In the jobs bill President Obama sent to Congress on Monday, he proposes using federal funds to repair 35,000 schools nationwide.
Now, we must hope Congress embraces the idea, which has the potential to create jobs, spruce up decrepit school buildings and inject money into stagnating local economies.
As Los Angeles has shown, school renovation is labor intensive: It creates more jobs per dollar spent than many other kinds of public works projects. According to the Los Angeles County Economic Development Corp., each $50 million spent by the Los Angeles Unified School District on school renovations during its recent push to build and upgrade schools created 935 annual jobs, which paid $43 million in wages and generated $130 million in Southern California business revenue.
In the Los Angeles area, school bonds have financed 111 new campuses and modernized hundreds more since 2001, which enabled the district to alleviate extreme overcrowding. But there is much more that needs to be done. L.A. Unified has more than 13,000 buildings serving about 670,000 students. Half of the structures are at least 50 years old and many are much older, and they need attention.
To keep teachers in classrooms during a time of shrinking revenue, the district has made major cuts in its maintenance and operations budget. Also, because of the fiscal crisis, the state has relaxed rules that forced schools to set aside funds for building upkeep. But without needed maintenance, school buildings deteriorate more rapidly, which will lead to higher repair costs in the future.
Schools nationwide are suffering from a massive backlog of leaky roofs and windows, clogged and rusted pipes, inadequate wiring, inefficient heating and air-conditioning systems, and neglected playgrounds. As in California, school districts have slashed building maintenance to avoid cutting teachers.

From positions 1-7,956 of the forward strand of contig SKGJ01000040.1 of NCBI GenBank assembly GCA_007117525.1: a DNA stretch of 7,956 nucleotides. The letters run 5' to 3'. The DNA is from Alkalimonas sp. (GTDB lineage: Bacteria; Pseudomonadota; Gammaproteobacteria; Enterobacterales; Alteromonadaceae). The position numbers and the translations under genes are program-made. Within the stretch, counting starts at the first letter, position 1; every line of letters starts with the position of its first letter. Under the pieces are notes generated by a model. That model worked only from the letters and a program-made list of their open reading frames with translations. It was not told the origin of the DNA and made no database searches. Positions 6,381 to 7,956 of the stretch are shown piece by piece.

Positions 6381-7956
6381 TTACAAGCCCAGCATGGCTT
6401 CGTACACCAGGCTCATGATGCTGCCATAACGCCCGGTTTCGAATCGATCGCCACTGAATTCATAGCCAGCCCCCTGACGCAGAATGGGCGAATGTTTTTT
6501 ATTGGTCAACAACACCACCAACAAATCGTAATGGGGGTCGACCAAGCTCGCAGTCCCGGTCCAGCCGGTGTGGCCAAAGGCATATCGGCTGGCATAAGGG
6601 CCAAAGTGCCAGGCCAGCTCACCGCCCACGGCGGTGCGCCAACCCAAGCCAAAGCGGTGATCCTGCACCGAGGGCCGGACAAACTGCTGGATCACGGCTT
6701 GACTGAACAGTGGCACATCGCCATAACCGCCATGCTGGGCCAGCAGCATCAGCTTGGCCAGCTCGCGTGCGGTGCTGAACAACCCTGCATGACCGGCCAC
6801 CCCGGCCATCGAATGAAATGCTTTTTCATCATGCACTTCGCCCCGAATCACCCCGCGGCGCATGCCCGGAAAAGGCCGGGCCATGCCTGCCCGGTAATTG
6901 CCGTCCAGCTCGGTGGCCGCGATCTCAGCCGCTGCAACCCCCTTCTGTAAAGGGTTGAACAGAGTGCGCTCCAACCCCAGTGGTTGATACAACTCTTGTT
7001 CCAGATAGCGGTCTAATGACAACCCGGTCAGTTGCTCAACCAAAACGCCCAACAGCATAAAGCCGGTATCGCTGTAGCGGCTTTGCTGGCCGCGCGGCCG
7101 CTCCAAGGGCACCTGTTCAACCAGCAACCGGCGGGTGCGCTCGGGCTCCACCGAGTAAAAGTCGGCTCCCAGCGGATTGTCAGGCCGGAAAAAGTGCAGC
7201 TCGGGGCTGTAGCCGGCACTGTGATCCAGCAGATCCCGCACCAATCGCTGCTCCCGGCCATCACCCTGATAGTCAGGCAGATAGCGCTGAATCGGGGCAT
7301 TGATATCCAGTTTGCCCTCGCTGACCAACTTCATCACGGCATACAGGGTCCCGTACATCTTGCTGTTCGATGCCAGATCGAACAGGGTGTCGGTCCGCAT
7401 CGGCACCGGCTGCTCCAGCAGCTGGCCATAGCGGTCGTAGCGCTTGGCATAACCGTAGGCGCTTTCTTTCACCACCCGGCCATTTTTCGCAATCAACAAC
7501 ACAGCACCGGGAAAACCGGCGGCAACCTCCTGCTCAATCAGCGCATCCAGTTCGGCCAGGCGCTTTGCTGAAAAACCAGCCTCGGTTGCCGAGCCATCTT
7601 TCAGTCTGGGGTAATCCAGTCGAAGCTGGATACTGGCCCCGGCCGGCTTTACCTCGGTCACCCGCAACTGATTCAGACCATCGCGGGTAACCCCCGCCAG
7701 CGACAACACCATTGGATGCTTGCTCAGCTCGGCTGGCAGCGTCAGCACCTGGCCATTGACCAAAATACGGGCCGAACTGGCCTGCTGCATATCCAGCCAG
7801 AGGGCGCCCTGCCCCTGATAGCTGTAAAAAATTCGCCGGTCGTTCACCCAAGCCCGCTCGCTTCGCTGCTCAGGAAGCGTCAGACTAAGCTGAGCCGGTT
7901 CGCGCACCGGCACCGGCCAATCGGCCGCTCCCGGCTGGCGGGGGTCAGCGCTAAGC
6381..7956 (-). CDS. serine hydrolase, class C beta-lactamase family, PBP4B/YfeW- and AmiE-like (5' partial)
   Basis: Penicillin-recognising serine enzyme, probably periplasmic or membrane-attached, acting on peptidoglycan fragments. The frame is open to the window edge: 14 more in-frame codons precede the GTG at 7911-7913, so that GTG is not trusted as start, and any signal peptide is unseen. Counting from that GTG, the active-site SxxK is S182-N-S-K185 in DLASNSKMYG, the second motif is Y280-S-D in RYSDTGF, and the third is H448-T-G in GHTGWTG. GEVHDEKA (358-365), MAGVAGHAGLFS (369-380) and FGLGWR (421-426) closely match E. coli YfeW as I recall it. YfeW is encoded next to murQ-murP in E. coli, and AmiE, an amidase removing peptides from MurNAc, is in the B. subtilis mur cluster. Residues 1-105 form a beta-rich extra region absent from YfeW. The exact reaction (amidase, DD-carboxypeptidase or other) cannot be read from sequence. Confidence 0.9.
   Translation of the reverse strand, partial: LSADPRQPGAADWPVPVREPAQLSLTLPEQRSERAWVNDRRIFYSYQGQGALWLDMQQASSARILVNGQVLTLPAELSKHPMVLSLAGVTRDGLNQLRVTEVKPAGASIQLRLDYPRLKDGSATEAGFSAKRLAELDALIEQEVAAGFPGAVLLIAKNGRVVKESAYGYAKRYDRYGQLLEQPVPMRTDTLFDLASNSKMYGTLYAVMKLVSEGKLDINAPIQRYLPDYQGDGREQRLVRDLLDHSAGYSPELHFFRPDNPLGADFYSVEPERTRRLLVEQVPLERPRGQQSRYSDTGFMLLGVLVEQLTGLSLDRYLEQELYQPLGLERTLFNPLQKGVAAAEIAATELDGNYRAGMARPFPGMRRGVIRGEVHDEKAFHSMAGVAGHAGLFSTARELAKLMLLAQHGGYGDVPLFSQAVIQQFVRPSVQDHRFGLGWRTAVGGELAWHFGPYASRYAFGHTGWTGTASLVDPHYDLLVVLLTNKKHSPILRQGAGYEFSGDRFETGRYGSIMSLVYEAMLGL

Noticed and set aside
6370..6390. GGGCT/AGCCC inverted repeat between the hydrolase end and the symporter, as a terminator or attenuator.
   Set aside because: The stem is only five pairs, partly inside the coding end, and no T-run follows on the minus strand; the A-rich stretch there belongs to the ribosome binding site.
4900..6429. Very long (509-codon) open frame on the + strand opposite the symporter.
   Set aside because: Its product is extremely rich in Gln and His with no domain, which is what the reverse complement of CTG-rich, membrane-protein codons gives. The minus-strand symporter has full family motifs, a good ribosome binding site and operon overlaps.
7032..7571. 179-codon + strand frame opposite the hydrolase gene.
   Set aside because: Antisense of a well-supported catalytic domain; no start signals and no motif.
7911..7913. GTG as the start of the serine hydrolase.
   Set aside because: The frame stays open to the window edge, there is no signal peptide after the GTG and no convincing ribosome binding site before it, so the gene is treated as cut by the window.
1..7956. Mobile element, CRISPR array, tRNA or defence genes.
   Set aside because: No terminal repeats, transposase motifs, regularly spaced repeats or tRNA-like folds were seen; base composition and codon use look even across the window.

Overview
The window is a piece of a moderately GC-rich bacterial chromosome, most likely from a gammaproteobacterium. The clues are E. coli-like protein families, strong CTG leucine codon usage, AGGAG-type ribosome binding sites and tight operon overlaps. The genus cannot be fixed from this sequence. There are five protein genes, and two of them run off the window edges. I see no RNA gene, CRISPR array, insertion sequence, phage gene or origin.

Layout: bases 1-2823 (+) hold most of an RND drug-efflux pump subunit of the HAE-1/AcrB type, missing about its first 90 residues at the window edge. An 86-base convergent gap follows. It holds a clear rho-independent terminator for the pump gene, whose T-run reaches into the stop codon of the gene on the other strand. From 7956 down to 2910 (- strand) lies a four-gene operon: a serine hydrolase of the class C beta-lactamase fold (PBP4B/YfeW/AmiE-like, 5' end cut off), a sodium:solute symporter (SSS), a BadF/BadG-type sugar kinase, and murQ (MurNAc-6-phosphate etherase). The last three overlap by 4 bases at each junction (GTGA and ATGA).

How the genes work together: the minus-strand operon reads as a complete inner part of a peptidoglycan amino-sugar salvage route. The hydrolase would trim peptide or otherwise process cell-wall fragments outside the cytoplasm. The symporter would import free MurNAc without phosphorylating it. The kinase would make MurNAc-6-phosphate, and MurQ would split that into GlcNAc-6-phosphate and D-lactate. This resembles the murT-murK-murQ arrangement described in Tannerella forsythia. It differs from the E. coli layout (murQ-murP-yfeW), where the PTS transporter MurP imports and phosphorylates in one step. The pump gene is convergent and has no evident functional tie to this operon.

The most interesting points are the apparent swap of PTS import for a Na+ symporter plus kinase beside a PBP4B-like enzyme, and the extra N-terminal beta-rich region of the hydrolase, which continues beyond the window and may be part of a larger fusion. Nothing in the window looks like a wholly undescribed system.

Do bricks and mortar affect how kids learn? Of course. Nearly two dozen studies recently collected by the 21st Century School Fund document the impact on achievement and attendance. Depressing surroundings lower student and teacher morale. Upgrading buildings reduces noise and improves health and learning.
As the president put it to Congress last week, "How can we expect our kids to do their best in places that are literally falling apart?"
Obama's plan would distribute $25 billion to K-12 schools, not just for fixing roofs and removing asbestos but for installing new science and computer labs.
One plus of a national school modernization program is that it would not foster a new bureaucracy. The federal government already distributes money to most of the nation's school districts. The disbursements could simply be added to amounts already being distributed and thus could be quickly deployed.
Under the White House plan, the money would be sent to states according to their needs, and the country's largest 100 districts, including L.A. Unified, would get direct grants.
Besides improving how kids learn and putting people to work, repairing school buildings would allow school districts to save energy by installing better insulation and more efficient heating and cooling systems. That would cut costs, at a time of rising oil and electricity prices, and contribute to the greening of Los Angeles.
Can the U.S. afford such a program? Certainly — if we rearrange our priorities. If Congress were to put improving schools and adding jobs ahead of tax breaks to hedge-fund managers and subsidies to the oil and gas industries, a national school renovation effort wouldn't boost the deficit.
It is high time, as the president pointed out, to decide whether our kids are more important than tax breaks for millionaires and billionaires.
The economy needs more jobs now, and it needs a well-educated workforce for the future. A national school repair program shouldn't be hard to sell.
Steve English is co-director of the Advancement Project, a nonprofit organization based in Los Angeles and Washington. He is also vice chairman of the LAUSD Citizens' Bond Oversight Committee (but does not speak here for that committee). Mary Filardo is executive director of the 21st Century School Fund.